“Photography was the easiest part – what gnawed at my soul were the stories I heard and the things I witnessed,” says photographer Soham Gupta. His book Angst is not an easy read but you can’t bring yourself to stop going from one page to the next. His photographs are accompanied by short narratives and together they speak of a reality that many of us prefer to stay oblivious to. Here, we see the people that live on the margins of society. Those that we prefer to keep out of our periphery vision, literally and metaphorically. In this poignant series, he captures the poorest of the poor in Calcutta – the homeless, destitute, vagrants and wanderers in the dead of night.
It was between 2009-2011 that Gupta was working on a series of portraits of drug addicts and the down-and-out that would take shelter under the Howrah Bridge in Calcutta. Building on it on and off, it was then in 2013 that it became taking shape into the collection that Angst is today.
There is a sense of melancholia that seeps through each photograph and line of text in Angst. The visuals are unforgettable with a kind of nightmarish quality that makes you introspective in a way, taking you on quite a whirlwind of a journey with snippets and fragments of other people’s lives and experiences, interspersed with flashes of beautiful, yet haunting photographs. Many that become the muses of his lens are people Gupta says he knew from before, though he is always on the lookout for ‘characters’ and people he can work with. “I’d been offered a syringe by a drug user once, who said, ‘This is all I can give you!’ I am not judgemental, I don’t believe in morality or any of those crap, so, people find it easy to bond with me. Moreover, I am still very vulnerable; people can sense that I think,” he tells me.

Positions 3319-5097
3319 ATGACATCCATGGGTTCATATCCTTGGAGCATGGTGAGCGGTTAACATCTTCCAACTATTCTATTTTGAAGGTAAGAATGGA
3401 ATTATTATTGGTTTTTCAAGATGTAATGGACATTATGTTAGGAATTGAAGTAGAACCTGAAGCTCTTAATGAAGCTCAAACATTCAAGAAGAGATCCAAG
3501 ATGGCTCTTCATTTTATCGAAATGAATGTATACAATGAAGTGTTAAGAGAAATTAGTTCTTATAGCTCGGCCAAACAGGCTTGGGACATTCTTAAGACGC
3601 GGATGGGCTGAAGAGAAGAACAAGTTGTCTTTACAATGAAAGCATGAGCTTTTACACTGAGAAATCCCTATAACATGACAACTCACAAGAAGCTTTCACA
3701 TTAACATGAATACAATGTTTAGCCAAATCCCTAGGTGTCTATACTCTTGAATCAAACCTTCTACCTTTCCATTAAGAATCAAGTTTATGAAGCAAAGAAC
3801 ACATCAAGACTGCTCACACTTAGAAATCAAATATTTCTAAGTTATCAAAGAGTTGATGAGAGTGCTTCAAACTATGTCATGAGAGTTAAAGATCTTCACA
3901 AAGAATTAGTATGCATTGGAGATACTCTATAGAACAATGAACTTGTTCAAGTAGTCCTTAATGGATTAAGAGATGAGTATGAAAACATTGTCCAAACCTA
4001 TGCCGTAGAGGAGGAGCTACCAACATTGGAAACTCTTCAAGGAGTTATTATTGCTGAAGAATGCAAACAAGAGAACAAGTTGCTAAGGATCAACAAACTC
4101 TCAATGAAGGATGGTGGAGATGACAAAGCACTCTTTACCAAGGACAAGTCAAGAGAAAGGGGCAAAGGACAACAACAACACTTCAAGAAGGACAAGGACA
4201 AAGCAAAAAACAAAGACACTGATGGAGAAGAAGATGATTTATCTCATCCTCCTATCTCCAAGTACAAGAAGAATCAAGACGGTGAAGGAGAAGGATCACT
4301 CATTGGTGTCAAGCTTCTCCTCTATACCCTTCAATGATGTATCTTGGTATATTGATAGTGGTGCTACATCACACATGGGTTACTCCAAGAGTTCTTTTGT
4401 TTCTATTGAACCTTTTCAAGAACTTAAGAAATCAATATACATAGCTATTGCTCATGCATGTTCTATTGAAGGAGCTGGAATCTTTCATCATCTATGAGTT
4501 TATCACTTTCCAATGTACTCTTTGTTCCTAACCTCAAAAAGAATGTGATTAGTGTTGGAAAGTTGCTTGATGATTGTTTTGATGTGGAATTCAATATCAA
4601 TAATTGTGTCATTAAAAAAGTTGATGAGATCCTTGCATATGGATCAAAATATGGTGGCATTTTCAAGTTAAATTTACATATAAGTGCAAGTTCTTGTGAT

Going through the series, you can see the ease of some of the people being photographed in front of Gupta, but I can’t imagine it being a simple interaction and making of photographs. Gupta does this with a kind of authenticity that makes people more than photography subjects. The accompanying narratives are written by Gupta himself, all stemming from his field-notes. He keeps a journal of his experiences, weaving them into tales that are real, yet fictional – making his work take on an almost surreal detail of a dream.
You’re a voyeur in this dark world of Angst, with the mystery of the night and shadows as your backdrop. “The night symbolises Hell,” Gupta says simply, “I want Angst to stand as testimony to the requiem of countless dreams in a metropolis, even as it is a record of my own angst-ridden youth.”
Angst, published by Akina Books, was shortlisted for the Photo and Text Book Award at Les Rencontres d’Arles in July and for the Paris Photo-Aperture Foundation First Photobook Award. Gupta tells me that people have either loved Angst or hated it, and he likes it that way. For this writer, Angst is an experience worth taking and a book that needs a spot in your collection. Though the standard edition of the book is currently sold out, a second edition is in the works for 2019.
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